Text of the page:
Financial troubles befall state GOP parties


  • Yesterday, President Joe Biden announced plans to expand pressure on private insurers into providing better access to mental health care.

 "Despite the repeated bipartisan efforts aimed at mental health parity, insurers  too often make it difficult to access mental health treatment, causing millions of  consumers to seek care out-of-network at significantly higher costs and pay out  of pocket, or defer care altogether," the White House said in a statement.

  • As the special election regarding constitutional amendments nears, Ohio is on a record pace for early voting.
  • Meanwhile, Ohio Secretary of State Frank LaRose (R) called a potential ballot measure to enshrine reproductive rights into the state constitution a "radical abortion" bill. LaRose’s comments were met with loud groans from the City Club of Cleveland crowd.

Inside the collapse of four state Republican party apparatuses

The coffers are running dry for GOP outlets in Arizona, Michigan and Minnesota — and things aren’t looking great in Georgia, either.

That’s especially dire for any potential path to victory for Republicans, as the electoral map has shifted and made Arizona and Georgia swing states, Michigan into a highly contested space and turned Colorado and Minnesota near impossible, Democratic strongholds to recapture. Such dire financial straits come as the 2024 election slowly creeps into the horizon.

For example, in Minnesota, the state GOP has an astonishingly paltry $53.81 to go along with $334,000 in debt, according to recent FEC filings. Arizona Republicans are fairing slightly better with just under $24,000 on hand.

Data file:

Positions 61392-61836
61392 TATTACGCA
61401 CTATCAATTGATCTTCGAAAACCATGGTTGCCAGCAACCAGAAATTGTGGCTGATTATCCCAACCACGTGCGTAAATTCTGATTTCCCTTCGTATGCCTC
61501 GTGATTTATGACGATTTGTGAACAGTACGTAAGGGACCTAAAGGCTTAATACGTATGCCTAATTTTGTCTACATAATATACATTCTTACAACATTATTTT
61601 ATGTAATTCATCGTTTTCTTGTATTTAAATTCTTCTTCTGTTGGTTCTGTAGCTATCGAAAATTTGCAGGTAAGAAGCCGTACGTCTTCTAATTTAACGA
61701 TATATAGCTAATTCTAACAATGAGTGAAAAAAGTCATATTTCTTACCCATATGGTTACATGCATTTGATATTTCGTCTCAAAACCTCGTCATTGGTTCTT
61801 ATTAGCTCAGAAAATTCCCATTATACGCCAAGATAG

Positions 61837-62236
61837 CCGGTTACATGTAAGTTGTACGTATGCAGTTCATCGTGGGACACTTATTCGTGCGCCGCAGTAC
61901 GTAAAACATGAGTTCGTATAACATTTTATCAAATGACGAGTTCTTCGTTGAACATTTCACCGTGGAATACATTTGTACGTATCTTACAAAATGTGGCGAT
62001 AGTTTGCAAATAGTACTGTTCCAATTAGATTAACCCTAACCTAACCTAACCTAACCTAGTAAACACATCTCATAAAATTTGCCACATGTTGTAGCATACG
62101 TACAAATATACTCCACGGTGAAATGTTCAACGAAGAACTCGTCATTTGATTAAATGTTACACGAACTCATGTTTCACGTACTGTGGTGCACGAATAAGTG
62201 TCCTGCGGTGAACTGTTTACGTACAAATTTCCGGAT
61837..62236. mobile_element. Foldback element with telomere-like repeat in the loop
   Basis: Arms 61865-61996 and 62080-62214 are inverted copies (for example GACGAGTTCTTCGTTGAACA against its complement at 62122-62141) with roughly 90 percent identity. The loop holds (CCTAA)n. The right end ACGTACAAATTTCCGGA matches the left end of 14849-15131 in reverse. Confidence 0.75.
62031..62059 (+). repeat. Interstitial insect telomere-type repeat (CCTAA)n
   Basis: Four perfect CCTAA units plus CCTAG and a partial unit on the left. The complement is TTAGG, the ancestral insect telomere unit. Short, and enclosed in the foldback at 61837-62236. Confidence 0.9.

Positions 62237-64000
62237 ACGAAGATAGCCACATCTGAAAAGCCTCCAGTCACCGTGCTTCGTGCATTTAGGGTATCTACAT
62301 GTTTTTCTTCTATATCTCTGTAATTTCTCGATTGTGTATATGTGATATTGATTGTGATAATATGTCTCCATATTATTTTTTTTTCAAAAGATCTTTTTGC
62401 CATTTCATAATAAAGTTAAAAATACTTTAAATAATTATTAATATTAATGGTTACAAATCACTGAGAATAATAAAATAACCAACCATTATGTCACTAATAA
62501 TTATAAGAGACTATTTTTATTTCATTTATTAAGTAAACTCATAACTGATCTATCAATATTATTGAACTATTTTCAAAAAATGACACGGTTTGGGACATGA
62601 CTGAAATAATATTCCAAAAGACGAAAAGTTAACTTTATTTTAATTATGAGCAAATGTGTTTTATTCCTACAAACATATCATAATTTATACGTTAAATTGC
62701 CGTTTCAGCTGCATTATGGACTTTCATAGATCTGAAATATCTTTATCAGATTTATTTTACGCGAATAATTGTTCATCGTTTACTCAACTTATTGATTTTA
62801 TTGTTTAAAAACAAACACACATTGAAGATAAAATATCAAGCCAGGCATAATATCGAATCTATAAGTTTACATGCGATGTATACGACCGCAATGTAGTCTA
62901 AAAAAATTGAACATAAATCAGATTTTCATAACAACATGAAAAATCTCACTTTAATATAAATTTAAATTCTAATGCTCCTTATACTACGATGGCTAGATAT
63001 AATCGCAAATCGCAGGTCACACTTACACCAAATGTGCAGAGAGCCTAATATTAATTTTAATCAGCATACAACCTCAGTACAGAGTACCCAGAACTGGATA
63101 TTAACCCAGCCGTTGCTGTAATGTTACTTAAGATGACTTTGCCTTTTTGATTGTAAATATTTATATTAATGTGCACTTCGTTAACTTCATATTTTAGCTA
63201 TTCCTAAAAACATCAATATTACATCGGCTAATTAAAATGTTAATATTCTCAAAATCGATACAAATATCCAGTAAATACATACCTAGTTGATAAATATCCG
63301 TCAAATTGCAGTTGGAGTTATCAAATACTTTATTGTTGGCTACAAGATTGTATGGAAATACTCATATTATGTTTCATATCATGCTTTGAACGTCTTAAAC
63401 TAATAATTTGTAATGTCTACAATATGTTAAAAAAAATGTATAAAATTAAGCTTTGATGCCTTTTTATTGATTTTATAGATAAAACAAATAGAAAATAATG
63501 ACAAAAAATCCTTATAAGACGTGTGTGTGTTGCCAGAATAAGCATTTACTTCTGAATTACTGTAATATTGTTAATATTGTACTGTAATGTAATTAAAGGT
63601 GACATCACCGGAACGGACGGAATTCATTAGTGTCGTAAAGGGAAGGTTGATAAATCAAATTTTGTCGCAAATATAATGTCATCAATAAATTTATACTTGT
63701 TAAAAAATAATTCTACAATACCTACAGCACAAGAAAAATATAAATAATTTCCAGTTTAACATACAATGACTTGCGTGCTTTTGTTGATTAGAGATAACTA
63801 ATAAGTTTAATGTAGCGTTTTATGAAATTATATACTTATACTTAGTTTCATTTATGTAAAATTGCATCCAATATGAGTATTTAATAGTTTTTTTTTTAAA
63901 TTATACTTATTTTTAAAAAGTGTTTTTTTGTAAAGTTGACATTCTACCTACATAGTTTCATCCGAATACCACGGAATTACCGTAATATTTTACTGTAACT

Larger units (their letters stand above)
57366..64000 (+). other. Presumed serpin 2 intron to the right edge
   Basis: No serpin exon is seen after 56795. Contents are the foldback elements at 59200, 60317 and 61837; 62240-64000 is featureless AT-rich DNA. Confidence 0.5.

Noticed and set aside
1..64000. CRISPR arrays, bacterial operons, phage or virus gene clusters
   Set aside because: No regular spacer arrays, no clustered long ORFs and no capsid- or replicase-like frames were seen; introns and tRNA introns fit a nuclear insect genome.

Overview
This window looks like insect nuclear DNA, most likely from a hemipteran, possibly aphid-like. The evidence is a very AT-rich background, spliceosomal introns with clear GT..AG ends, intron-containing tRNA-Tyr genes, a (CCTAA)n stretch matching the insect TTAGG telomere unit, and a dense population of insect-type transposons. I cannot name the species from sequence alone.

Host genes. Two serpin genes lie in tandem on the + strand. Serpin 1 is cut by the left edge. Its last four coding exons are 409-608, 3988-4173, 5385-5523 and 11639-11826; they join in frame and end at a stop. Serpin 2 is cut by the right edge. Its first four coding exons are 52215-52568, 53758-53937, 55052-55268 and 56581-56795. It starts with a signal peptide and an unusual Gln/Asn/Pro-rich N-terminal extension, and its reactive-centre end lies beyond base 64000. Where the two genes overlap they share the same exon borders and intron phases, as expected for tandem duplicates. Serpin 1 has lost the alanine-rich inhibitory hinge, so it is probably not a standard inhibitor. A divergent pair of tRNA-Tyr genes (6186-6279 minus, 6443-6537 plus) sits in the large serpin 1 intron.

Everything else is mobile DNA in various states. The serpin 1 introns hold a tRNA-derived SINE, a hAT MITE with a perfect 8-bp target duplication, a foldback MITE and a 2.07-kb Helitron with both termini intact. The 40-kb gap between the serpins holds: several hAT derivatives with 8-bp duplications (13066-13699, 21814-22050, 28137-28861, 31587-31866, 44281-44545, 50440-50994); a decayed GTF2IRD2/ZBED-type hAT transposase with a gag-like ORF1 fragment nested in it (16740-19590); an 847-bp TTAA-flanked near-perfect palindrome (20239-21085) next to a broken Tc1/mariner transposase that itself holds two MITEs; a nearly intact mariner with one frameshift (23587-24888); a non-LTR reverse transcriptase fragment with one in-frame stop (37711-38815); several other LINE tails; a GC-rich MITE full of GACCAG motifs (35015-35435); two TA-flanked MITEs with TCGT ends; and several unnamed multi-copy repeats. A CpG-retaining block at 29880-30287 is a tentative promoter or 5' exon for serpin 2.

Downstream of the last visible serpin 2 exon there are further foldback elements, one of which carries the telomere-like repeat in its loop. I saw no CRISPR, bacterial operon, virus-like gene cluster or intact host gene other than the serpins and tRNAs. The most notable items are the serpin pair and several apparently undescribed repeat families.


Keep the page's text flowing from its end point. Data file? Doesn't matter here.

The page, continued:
Meanwhile, in Michigan, GOP state committee Budget Chair Dan Bonamie confirmed in a July statement that the party is running on fumes with $93,231.90 in the bank. Bonamie’s predecessor, Matthew Johnson, said that they are “on the path to bankruptcy.” For context, former Michigan House Speaker Tom Leonard (R) told the Detroit News that "if the party is serious about winning, they should have between $4 million and $6 million cash on hand."

And in Georgia, party insiders spent the first half of 2023 paying more than half a million dollars in legal fees — a large portion of which went to defending individuals who attempted to join former President Donald Trump’s election denial grift by posing as fake electors.

Such ties with conspiracy-minded Trumpists have scared away big-money donors, according to a Reuters report.

In these states, “we are seeing the self-marginalization of the Republican Party,” wrote the conservative writer Jim Geraghty in the National Review on Monday about the chaotic parties.

“No outside force came along and forced these state parties to spend money, alienate traditional supporters and donors, pick nasty fights with their own lawmakers, turn loyalty to Trump into the preeminent litmus test on all issues and disputes, and alienate and repel once-persuadable swing voters. No, the people who took over these parties chose this path.”

However, we here at Heartland Signal would like to provide some free campaign advice to embattled, reactionary politicos in swing states: Keep it up!


On this day 33 years ago, President George H. W. Bush signed a historic civil rights act into law: the Americans with Disabilities Act of 1990 (ADA). The bill enshrined legal protections for disabled people, created standards for public accommodations and banned discrimination by employers. It resulted in a skyrocketing rate of employment for those with acute physical and mental conditions.

While we’re still a ways off from completely ensuring the dignity and humanity of our fellow disabled neighbors and citizens, the ADA was a crucial step in changing social, economic and cultural conditions for people in that community.  

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Jamie Larson